sprayer application soybeans Tom J. Bechman
APPLICATION MATTERS: Because correctly applying Engenia is critical, BASF has set up “academies,” where the company demonstrates how the product can be used and what happens if it isn’t used according to the label.

Engenia herbicide receives label for use in dicamba-tolerant soybeans

Here is another tool to control difficult and resistant broadleaves in soybeans.

It’s official. Engenia herbicide from BASF now has a federal label issued by EPA for use on dicamba-tolerant soybeans. BASF has been testing this product and pursuing a label for a long time.

Xtendimax for Xtend dicamba-tolerant soybeans from Monsanto also received a federal label recently. These two products have key differences, and the labels are different as well.

Neal Bentley, BASF director of U.S. crop technology, and Chad Asmus, BASF technical marketing manager, recently addressed the significance of receiving the federal label, and clarified current stipulations on how Engenia can be used.

“This helps round out our total product portfolio,” Bentley says. “BASF has a powerful lineup of preemerge herbicides, a stable of inoculants and seed treatments, and powerful fungicide and plant health products. Now we can also offer a product which can help farmers control difficult and/or glyphosate resistant weeds. It should help them increase yields and increase their return on investment.”

Asmus adds, “Engenia brings another effective site of action for herbicides in soybeans and cotton. It features a new dicamba salt exclusive to BASF. This new salt reduces volatility by 70%.”

Key details

Here are nine points you need to know if you plan on using Engenia in 2017. This information was provided by BASF and was current as of Dec. 22:

  1. Nozzle tip. Right now only the TTI11004 nozzle is approved. It is the same nozzle approved for applying Xtendimax.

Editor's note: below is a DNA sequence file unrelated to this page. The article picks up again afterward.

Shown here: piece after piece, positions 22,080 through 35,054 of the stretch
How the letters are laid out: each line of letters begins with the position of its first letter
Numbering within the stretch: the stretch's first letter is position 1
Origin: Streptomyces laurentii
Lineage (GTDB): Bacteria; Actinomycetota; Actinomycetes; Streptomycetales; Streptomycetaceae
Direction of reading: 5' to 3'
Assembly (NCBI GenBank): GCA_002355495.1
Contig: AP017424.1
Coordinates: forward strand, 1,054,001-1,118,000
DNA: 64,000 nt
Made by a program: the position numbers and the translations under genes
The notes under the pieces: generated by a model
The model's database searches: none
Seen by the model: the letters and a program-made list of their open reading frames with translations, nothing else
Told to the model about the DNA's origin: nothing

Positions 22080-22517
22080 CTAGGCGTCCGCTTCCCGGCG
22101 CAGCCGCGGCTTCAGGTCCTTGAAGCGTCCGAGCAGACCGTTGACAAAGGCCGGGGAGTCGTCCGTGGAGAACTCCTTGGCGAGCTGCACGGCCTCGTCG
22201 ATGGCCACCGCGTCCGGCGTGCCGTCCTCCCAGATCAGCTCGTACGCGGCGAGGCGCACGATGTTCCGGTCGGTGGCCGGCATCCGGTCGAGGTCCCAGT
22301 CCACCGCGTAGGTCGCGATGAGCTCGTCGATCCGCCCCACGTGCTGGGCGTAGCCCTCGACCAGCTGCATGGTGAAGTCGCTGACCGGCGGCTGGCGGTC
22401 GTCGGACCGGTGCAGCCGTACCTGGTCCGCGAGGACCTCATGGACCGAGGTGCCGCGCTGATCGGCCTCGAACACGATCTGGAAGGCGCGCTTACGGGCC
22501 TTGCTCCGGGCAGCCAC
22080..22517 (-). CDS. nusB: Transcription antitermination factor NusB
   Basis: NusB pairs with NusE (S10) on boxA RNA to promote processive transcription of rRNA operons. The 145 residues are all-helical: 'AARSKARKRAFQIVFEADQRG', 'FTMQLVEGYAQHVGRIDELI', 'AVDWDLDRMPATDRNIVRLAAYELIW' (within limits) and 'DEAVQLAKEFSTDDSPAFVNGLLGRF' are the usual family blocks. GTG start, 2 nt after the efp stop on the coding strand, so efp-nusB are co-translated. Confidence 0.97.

2. Ground speed. The label specifies that ground speed must be less than 15 mph.
  3. Boom height. The boom must be positioned less than 24 inches above the target when spraying Engenia.
  4. Spray volume. The label specifies that you must apply more than 10 gallons of total spray volume per acre for Engenia applications.
  5. Tank mixes and adjuvants. This information will be updated as it becomes available at a special website at engeniatankmix.com. At last check, no information was listed on the site. BASF says that as EPA approves tank mixes, the information will be uploaded.
  6. Sensitive areas. The federal supplemental label spells out two restrictions:
  • You must leave a 110-foot downwind buffer as needed, according to label directions.
  • Identify sensitive crops and follow label directions.
  1. Wind speed. The label specifies requirements for four situations:
  • Do not spray if the wind is blowing in the direction of neighboring specialty crop.
  • If the wind is less than 3 mph, do not spray during a temperature inversion event.
  • For wind speeds of 10 to 15 mph, do not spray if the wind is blowing toward neighboring, sensitive non-specialty crops.
  • At wind speeds greater than 15 mph, do not spray.
  1. Sprayer clean-out procedure. The label requires triple rinsing and using a detergent-based commercial cleaner.
  2. Helpful resources
  • Start at engeniaherbicide.com or agproducts.basf.us.
  • Contact BASF salespeople or technical reps. There are 300 located across the U.S.
  • Visit an On-target Application Academy sponsored by BASF. An online version of this academy is expected to be launched soon.

 

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